In practice (and probably because to construct a book, you have to begin somewhere), Lin begins with chords, in that he constructs “barline pairs” for every possible sequence of two chords, which chords he’s categorized in terms of their harmonic relation, from closest to furthest. Progressing through the book, the reader finds the chords, melodies, and rhythms increasing in complexity and moving away from the harmonically, melodically, and rhythmically obvious.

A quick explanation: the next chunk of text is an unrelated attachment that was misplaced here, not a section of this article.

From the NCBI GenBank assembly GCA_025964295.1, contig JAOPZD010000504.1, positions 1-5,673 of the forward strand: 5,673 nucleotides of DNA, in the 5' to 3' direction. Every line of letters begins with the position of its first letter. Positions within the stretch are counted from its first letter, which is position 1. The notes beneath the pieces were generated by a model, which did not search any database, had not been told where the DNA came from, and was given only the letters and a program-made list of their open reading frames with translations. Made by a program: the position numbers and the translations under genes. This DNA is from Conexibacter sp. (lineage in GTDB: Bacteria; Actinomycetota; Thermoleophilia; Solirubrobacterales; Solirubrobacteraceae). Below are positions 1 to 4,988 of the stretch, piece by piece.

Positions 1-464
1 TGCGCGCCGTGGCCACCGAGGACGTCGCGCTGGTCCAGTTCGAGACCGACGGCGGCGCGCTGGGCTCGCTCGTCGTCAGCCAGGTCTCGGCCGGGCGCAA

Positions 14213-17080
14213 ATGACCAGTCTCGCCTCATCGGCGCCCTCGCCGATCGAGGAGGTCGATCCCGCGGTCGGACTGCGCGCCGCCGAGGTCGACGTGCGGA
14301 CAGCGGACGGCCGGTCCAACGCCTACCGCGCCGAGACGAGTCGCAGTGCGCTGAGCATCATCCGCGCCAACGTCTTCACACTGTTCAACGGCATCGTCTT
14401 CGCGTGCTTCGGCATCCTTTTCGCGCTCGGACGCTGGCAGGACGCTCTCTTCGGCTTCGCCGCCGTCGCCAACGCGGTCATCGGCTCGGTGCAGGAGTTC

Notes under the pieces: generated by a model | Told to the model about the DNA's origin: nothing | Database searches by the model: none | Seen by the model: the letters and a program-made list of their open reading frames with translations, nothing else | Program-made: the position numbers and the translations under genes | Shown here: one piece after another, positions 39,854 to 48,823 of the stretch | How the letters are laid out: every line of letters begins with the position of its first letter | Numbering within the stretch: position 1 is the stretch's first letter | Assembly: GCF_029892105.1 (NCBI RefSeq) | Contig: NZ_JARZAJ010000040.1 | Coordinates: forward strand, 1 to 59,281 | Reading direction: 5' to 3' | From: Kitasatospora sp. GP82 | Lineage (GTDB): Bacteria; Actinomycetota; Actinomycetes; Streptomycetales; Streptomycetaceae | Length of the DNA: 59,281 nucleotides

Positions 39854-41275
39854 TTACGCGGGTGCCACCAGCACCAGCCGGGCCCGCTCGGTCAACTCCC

So how useful is all this? First, I’m probably not his ideal audience: I do have some musical training, enough that it’s reasonable when I write songs to proceed more intuitively, confident that I can spot out both the over-obvious and the unduly recherché chordal or melodic sequence. Well, I’d like to think I can, anyway: point is, at first I found myself thinking that Lin’s approach was maybe too formalistic, too intellectualized, and that sometimes one just needs to trust one’s ears. But (and I think Lin would argue thus), where do one’s ears learn what works? Much of the music we hear is, for better or worse, rather clichéd harmonically and, these days, impoverished melodically – so one’s ears may well be a poor guide, prone to lead one down only the most worn, well-traveled, and predictable paths. The advantage of Lin’s method for beginning musicians is that without being as arbitrary as, say, the twelve-tone school, he doesn’t privilege particular chord sequences but shows readers how each one might be made to work reasonably well, in certain contexts. And I suspect that such methodological order might help such musicians get a handle on the unruly array of possibilities a keyboard or guitar presents to them.